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The husband of a survivor in California’s mass shooting said his wife is “doing remarkably well” but remains hospitalized after being shot in both arms and the stomach.
“She could not see who was the shooter, because everybody, they ducked down. Bullets were flying all over the place,” Salihin Kondoker said Thursday about what his wife relayed. “She crawled herself into the bathroom and then she realized her hands were bleeding.”
Kondoker said the bullets went through both arms of his wife, Anies Kondoker, an environmental engineer for San Bernardino county. She was among those inside the building where at least two assailants opened fire Wednesday, killing 14 people and injuring 17 others.
Hours after the shooting, law enforcement officials said two suspects — Syed Rizwan Farook, 28, and Tashfeen Malik, 27— had been killed in a police shootout. Farook was an employee with the county health department and was at a facility party held Wednesday, but left early and apparently later returned, police said.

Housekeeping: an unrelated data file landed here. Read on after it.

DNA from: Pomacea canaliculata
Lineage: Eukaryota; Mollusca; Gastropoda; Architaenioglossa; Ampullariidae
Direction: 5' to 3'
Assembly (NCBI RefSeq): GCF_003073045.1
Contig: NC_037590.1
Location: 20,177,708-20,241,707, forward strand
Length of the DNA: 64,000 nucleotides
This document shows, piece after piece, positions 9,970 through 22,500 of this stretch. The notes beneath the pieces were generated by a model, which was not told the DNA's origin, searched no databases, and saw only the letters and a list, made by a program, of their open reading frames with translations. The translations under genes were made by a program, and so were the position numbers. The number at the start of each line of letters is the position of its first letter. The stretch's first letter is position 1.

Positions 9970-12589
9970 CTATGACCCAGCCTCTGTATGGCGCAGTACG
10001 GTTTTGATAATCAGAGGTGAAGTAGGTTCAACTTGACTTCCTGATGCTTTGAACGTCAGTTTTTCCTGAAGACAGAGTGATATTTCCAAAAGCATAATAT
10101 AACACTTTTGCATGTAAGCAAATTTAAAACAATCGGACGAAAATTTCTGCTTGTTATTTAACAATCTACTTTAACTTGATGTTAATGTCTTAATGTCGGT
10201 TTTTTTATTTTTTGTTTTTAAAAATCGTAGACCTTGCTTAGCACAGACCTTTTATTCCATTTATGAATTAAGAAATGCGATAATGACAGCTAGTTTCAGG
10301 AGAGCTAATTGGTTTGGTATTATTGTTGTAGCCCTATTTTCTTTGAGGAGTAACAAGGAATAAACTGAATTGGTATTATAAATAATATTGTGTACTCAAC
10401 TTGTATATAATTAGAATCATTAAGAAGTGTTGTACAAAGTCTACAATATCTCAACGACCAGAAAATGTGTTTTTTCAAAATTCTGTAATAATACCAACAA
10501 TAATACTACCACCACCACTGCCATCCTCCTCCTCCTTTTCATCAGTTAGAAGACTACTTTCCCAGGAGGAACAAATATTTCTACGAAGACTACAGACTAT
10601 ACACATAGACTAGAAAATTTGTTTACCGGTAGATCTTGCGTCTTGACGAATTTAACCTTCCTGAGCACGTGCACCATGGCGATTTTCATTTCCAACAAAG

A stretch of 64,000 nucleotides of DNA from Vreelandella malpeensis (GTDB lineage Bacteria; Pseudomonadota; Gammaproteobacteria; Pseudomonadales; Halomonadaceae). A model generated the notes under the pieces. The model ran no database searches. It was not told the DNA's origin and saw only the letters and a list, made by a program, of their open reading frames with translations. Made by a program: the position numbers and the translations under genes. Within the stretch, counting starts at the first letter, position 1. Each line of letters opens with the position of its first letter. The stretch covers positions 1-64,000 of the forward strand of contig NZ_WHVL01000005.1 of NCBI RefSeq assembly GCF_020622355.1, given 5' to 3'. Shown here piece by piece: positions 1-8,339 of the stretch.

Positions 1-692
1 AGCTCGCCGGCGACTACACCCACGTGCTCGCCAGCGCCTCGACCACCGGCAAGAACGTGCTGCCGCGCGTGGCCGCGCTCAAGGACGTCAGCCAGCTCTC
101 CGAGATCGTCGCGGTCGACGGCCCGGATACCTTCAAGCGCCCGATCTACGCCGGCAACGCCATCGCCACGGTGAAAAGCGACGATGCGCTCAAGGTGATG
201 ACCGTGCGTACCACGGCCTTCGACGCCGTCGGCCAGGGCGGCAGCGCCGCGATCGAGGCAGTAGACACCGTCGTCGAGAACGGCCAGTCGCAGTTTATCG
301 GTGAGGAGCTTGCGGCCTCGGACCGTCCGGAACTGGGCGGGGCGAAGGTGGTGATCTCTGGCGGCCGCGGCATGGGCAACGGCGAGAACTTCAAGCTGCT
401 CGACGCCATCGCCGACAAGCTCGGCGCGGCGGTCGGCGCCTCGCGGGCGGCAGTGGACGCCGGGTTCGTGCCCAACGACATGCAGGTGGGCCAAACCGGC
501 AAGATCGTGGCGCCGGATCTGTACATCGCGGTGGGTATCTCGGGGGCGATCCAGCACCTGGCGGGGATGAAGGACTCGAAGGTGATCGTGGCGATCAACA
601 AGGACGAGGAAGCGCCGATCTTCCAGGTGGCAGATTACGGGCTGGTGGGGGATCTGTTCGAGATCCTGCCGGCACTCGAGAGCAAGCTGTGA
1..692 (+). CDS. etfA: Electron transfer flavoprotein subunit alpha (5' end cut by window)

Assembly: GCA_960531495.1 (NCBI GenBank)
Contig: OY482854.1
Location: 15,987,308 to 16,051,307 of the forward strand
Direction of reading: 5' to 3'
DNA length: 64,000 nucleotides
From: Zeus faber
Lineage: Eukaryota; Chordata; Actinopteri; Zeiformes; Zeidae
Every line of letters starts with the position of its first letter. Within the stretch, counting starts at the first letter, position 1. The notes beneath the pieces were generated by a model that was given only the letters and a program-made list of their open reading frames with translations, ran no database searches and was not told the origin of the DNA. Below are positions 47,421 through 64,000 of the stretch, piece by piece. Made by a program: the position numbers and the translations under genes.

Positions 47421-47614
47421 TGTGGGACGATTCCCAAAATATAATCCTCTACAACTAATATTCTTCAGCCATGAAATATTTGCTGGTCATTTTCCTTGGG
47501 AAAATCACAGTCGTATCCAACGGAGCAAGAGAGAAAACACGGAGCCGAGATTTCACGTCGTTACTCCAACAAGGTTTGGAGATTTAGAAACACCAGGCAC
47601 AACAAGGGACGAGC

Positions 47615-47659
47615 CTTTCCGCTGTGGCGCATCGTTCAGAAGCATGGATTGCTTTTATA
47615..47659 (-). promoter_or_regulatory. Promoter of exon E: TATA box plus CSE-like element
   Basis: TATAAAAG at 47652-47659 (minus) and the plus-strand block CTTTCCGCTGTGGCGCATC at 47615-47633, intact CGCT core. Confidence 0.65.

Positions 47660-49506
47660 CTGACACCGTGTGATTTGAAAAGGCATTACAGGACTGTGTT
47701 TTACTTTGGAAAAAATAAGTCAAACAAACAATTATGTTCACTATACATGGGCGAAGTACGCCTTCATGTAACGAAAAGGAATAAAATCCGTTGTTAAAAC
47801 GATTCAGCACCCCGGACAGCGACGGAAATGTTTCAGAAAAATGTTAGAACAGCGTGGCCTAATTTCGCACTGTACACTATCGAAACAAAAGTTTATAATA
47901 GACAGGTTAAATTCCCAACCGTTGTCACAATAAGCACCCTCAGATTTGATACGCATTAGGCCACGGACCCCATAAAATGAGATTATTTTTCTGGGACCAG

Kondoker said he and his wife's son was the first to learn that his mother had been shot.
“My son told me that his friend told him that they saw her on television inside that trigage,” he said.
Although Kondoker wouldn’t speculate what inspired the shooters, he said killing any human should be condemned as a crime.
“I think we need to control our gun laws in our country,” he said. “No matter what, any kind of killing of human being should be (considered) an act of terrorism.”
The shooting took place during a Christmas party for county workers in a conference center in the complex, which provides services to people with developmental disabilities.
The attack was the deadliest mass shooting in the country since the Sandy Hook Elementary School in Newtown, Connecticut, three years ago this month.
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